Mutt Strut: Pittsburgh events benefit group that provides service dogs to veterans

After a two-year hiatus, the Community Mutt Strut of Pittsburgh has returned for a day of in-person fun for four-legged friends and their pals, all for a good cause.

The event, held virtually during the covid-19 pandemic, benefits Guardian Angels Medical Service Dogs Inc., a Florida-based nonprofit that rescues, breeds and trains dogs to provide military veterans with essential companionship.

“We’re here to raise awareness of what our veterans are up against,” said Plum resident Bill Jeffcoat. “These veterans return home with visible and invisible disabilities: post-traumatic stress, brain trauma, insulin dependence, seizure disorders, mobility issues.”

He is president of Life Changing Service Dogs for Veterans, a Pittsburgh-area organization established seven years ago to support the mission of guardian angels.

“These dogs allow these veterans to be part of society. They can go out, find a job and be part of the community again.

Among those in attendance for the Sept. 10 festivities was Carol Borden, founder and chief executive of Guardian Angels, headquartered in Williston, Florida.

“What a perfect day to organize the Mutt Strut, because it’s National Suicide Prevention Day. And that’s what we’re doing, she said.

A major impetus behind his organization is to help reduce the number of veterans who commit suicide, with the oft-cited statistic of 22 a day.

“Our suicide rate is still zero,” Borden said of the guardian angel pairings, which have been going on for 12 years.

Mutt Strut’s main sponsor was PNC Financial Services Group Inc.

“We do a lot of things at PNC that we’re really proud of throughout the year, but for me, that’s all over the top,” said Gregory Jordan, executive vice president, general counsel and chief administrative officer. “It’s so straightforward. It’s so powerful, and I think it’s so meaningful.

Since 2016, PNC has raised enough money on behalf of Guardian Angels to provide the financial resources needed to train nearly three dozen dogs, according to Jordan.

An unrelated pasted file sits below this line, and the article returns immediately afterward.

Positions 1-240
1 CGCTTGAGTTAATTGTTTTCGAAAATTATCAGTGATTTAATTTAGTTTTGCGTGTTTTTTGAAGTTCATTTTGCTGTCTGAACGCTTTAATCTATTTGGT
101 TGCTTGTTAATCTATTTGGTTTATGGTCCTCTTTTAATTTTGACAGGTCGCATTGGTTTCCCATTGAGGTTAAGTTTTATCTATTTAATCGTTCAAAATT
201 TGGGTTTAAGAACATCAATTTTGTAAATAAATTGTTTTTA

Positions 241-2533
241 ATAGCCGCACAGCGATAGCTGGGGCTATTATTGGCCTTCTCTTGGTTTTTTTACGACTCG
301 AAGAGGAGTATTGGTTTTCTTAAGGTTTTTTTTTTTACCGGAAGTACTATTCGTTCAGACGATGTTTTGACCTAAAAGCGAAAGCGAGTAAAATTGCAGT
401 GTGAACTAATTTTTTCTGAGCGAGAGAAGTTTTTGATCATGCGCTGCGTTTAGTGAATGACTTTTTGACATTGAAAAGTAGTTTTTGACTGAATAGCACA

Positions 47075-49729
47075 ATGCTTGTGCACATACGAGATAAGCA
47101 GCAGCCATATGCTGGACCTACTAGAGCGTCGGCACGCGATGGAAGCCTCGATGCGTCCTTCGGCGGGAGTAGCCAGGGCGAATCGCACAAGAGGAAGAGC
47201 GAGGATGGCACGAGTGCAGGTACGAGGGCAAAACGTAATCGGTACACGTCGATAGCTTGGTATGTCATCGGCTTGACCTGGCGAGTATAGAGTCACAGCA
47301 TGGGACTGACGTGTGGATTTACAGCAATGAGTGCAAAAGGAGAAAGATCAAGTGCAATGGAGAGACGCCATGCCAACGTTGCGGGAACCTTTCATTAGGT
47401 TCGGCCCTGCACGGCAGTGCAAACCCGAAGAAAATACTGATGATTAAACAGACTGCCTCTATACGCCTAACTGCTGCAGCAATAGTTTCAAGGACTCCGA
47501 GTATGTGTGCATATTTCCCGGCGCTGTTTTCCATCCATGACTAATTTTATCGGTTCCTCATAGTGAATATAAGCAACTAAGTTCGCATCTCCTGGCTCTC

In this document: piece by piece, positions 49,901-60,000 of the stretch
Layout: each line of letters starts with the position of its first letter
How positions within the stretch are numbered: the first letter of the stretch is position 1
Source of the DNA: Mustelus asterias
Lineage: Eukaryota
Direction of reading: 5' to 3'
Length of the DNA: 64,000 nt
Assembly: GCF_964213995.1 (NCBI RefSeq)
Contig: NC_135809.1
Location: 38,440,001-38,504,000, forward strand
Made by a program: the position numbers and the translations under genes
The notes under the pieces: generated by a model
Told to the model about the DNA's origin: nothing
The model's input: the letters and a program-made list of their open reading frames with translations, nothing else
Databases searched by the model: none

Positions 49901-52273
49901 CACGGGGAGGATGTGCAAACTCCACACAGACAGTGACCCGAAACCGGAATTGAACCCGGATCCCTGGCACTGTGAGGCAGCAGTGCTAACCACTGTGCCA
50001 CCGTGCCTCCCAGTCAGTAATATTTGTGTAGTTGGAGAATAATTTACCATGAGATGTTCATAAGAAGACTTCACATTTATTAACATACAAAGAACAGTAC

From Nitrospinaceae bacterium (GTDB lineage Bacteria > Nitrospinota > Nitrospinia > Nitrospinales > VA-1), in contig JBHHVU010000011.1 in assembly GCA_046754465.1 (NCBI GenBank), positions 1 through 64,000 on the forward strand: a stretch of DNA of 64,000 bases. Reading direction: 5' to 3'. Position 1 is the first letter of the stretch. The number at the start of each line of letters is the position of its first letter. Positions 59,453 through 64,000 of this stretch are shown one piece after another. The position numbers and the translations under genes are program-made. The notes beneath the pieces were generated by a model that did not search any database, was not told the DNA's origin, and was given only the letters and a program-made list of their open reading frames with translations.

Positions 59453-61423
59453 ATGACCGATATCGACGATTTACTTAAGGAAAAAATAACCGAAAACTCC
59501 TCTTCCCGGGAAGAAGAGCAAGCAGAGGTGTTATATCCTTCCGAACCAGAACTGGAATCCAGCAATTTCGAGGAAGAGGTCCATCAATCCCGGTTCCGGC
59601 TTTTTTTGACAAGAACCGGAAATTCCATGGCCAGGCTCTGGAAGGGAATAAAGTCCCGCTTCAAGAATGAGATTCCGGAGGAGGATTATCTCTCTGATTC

“You can say 35 dogs,” he said. “But when I hear that, I think 35 lives.”

The training of the dogs aims to alleviate the challenges of veterans dealing with post-traumatic stress disorder, and the dogs are also taught to detect medical emergencies, such as internal bleeding.

“These dogs are becoming vital,” Jeffcoat said.

His organization, which was founded by Vietnam-era veterans Tony Accamando and George D’Angelo in 2015, is working to raise funds to build a Guardian Angels campus in Robinson Township, Washington County. The estimate is that the new facility will double the training capacity of the dogs.

Jeffcoat is another Vietnam veteran, serving with the US Marine Corps as a dog handler. Although the military valued the dogs as scouts and trackers, most were euthanized overseas rather than returned to the United States, including Jeffcoat’s partner Fraulein.

On a positive note, Mutt Strut 2022 surpassed its fundraising goal of $300,000, attracting supporters and dog lovers from across the region. Traveling from her Hampton home, for example, was Emily Murphy.

“For a few years, we have not been able to participate because of the pandemic. But it’s nice to be back and show support for the organization,” she said of Guardian Angels.

Representing Unleashed Doggie Daycare in West Deer, she brought Farrow, a therapy dog ​​who visits facilities such as nursing homes and assisted living facilities to provide comfort and support to residents.

Many more visited with their dogs to enjoy the activities, including the main event, with many costumed pooches as they paraded along a path near Frick Park’s Lawn Bowling Greens.

“Dogs are the heroes. They are amazing. But you’re all heroes too, because you’re here to support this event, to have a good time, to bring your own dogs to have fun,” Borden said ahead of the parade. “So let’s have fun.”

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Harry Funk is a news editor for Tribune-Review. You can contact Harry at [email protected]

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